Stem Cells Treat Baldness with PRP

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Americans spend between one and four billion dollars a year treating hair loss. Now, four surgeons in the U.S. are testing a stem cell treatment in a non-surgical procedure. (KFSN)

Americans spend between one and four billion dollars a year treating hair loss. Now, four surgeons in the U.S. are testing a stem cell treatment in a non-surgical procedure. Overseas trials in Japan and Egypt are already showing some success.

"It's been 30 years of concern," Roy Woelke told Ivanhoe.

Woelke knows how overwhelming hair loss can be.

Woelke detailed, "I noticed thinning in my late twenties, and it never stops. It seems like it just goes on and on."

He's had three hair replacement surgeries, but that's really just moving hair around the head, and as he says, you run out of supply. Kenneth Williams, D.O., a hair restoration surgeon at Orange County Hair Restoration in Irvine, California, may have new hope for Woelke and millions of others. He's running a clinical trial that uses stem cells and platelet-rich plasma, or PRP, to treat baldness.

Dr. Williams explained, "The study is taking cells that are in our body that help to regenerate or stimulate inactive or dormant hair follicles. That is the theory behind what we're doing this procedure on." (Read Full Interview)

Dr. Williams takes fat from the abdomen, emulsifies it and separates the stem cells, mixes it with the patient's own plasma which has been spun down to be super concentrated. Then with 300 shots, injects the mixture into the scalp, twice over a three-month period. Roy hopes to get into the trial, which has five participants so far. Dr. Williams already does the procedure for paying patients who've had promising results.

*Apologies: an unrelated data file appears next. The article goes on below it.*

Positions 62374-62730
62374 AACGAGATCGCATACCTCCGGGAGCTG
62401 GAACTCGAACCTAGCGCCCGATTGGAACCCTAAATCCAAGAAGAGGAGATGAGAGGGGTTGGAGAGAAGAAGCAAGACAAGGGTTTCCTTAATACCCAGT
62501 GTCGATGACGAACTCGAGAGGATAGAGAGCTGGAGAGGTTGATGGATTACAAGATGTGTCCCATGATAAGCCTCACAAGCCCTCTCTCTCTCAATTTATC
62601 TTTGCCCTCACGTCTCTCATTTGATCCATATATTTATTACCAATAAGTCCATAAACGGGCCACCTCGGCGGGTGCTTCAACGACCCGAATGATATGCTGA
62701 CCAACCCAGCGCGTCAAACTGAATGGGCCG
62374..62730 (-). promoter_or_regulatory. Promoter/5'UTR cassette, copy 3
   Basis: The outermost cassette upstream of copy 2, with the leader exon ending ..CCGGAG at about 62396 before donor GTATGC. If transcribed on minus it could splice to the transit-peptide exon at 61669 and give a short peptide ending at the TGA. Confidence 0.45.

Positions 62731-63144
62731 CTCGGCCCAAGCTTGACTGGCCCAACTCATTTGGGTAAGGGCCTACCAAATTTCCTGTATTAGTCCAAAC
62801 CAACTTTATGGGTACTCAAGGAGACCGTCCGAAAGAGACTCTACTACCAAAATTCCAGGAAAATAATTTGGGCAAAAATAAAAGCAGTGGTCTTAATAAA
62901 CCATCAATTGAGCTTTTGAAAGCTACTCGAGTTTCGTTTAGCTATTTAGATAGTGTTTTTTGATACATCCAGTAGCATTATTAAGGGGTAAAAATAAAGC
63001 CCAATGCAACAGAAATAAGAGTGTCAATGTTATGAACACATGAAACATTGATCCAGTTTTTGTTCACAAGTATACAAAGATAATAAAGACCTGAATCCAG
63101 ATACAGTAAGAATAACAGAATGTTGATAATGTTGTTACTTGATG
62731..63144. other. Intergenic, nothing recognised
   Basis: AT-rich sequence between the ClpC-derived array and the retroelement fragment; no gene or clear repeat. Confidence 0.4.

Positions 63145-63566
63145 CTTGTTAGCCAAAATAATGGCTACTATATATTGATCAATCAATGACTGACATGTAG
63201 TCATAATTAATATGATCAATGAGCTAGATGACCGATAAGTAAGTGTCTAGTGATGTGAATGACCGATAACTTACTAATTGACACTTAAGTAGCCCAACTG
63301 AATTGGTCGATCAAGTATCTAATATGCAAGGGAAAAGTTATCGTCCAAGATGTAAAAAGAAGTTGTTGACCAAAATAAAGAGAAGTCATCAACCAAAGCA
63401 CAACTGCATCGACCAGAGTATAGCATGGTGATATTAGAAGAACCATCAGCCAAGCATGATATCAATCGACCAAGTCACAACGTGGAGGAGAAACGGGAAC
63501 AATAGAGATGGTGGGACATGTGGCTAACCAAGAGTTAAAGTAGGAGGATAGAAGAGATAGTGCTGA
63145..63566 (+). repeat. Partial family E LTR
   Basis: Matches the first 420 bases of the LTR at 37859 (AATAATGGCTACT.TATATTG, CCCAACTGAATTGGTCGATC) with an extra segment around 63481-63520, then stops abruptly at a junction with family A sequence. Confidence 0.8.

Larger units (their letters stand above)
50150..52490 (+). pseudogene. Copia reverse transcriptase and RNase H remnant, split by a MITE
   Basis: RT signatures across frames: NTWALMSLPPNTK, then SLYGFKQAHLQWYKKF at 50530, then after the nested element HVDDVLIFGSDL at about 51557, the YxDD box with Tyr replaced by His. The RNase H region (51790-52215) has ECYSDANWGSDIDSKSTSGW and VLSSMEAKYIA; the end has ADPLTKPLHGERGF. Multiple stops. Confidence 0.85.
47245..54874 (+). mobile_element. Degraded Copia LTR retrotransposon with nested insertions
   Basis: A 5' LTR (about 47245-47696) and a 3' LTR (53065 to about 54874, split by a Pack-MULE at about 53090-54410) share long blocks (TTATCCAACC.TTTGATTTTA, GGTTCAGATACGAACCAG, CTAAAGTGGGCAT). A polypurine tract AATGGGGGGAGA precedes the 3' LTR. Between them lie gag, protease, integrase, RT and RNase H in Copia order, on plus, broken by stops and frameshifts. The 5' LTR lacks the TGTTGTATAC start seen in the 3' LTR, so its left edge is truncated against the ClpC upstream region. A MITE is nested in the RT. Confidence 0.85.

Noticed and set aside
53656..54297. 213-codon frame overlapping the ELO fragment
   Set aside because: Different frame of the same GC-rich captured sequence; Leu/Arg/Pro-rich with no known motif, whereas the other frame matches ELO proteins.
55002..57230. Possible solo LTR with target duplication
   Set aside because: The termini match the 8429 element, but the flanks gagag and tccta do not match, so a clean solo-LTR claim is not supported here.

Dr. Williams detailed, "Those patients are seeing some differences in the density of the hair. We're waiting for the final results, which take nine to 12 months after the administration. We look to see the final results of what we're doing."

He hopes to publish results in two years.

Dr. Williams' trial is supported by NIH, but not by a major pharmaceutical company yet. That means his trial is patient-funded, meaning they'll pay a reduced cost of the $2,500 to $5,800 procedure, depending on which arm of the trial is chosen. Contact the Irvine Institute of Medicine and Cosmetic Surgery at (949) 333-2999 or visit www.straandstudy.com for more information.

For more information on this report, please contact:

Alexandra Lopez

949-333-2999

alix@iimcs.org

Related Topics:
healthhairhealth watchstem cell research
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